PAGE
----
EDITORIAL: General Musharraf’s decision to address Jewish community is good
The American Jewish Congress-Council in the United States, arguably the most influential lobby in that country, has invited General Pervez Musharraf to speak to a select audience in September. General Musharraf has accepted the invite. As the spokesperson of the AJC put it to this newspaper, the decision is “a lovely thing, a very useful step”. What can Pakistan possibly get out of this?
A great deal in the long term, if we look at the power wielded by the Jewish lobby in the United States. But let’s first consider the significance of the growing relations between India and Israel on the one hand and the Indian diaspora in the US and the American Jewish community on the other.
India established full diplomatic relations with Israel in 1992. However, contacts between the two countries date back to the late 1950s. At the time India, along with Gamal Abdul Nasser’s Egypt, Marshal Tito’s Yugoslavia and Sukarno’s Indonesia, was at the cutting edge of the Non-Aligned Movement and could not afford to recognise Israel for fear of antagonising the Arab countries. There was also a genuine left-wing aversion to Israel in India, some of which, though feeble, continues to wit. Since 1992, however, and ahead of the formal rapprochement between the Palestinians and the Israelis in 1993, India extended full diplomatic recognition to Israel. From that point onwards, the two states have been coming closer and today Israel is the second biggest exporter of arms and weapons technology to India. In the last seven years, various Indian governments, especially the BJP one in recent times, have made active efforts to cement India’s ties with Tel Aviv. The main architect of these relations was then-National Security Advisor Brajesh Mishra. Mr Mishra also made history when he spoke to the American Jewish Congress-Council.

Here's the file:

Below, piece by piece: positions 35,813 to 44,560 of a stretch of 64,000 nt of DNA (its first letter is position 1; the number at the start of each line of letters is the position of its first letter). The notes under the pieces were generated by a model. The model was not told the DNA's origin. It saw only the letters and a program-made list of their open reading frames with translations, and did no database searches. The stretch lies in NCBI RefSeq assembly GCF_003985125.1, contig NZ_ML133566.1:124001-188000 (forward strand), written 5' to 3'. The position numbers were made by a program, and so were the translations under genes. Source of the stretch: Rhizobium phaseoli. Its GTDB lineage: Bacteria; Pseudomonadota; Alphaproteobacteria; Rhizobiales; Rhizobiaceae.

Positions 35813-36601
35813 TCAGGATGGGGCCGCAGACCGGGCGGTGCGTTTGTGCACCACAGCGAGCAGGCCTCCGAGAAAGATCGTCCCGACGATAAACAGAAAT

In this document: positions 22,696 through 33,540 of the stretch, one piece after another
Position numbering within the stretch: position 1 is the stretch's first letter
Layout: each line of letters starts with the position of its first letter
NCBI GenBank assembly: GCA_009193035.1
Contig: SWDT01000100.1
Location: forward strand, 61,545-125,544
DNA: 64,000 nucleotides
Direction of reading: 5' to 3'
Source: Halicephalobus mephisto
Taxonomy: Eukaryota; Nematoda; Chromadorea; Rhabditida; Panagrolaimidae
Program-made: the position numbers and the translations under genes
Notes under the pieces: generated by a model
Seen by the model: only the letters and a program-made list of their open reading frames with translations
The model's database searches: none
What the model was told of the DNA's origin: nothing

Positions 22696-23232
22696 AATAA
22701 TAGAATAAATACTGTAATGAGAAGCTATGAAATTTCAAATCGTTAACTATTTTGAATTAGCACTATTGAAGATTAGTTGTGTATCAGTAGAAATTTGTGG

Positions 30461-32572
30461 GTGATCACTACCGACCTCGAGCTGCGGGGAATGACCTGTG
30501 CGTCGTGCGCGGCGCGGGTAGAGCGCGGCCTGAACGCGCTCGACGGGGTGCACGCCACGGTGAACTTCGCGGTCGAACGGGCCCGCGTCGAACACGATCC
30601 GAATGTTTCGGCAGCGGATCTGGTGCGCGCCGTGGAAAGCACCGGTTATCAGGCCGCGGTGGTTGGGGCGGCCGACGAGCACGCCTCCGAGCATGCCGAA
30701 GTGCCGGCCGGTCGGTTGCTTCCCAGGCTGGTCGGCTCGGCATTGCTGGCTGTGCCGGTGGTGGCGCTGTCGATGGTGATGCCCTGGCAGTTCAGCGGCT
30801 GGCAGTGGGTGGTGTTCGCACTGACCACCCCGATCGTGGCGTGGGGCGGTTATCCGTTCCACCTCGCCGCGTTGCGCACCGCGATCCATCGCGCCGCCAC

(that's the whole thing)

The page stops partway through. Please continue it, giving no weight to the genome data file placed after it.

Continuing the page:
Pakistan, too, while still far from recognising Israel, has had frequent contacts with representatives of Tel Aviv. During the Afghan war, Israel was even asked by a US Congressman, then a leading proponent of Afghan mujahideen, to supply an anti-aircraft gun to the mujahideen who were facing problems in tackling the Soviet helicopter gunships. In fact, as this newspaper reported, “Contact between American Jewish leaders and Pakistani government representatives has been the norm rather than the exception, especially in the last two years.”
Reports also suggest that the Pakistan army did a study of Pakistan-Israeli relations after India recognised Israel. The Pak army was concerned about the impact of Indo-Israeli relations on the security configuration in South Asia. It seems to have suggested to the then-civilian government that the question of diplomatic ties with Israel should be reviewed in light of new developments. At the time, in the wake of the Oslo Agreements, Israel’s relations with the Palestinians and other Arab countries were improving and Pakistan had a window of opportunity to review its policy on Israel. However, for a host of reasons, the issue was not pursued further.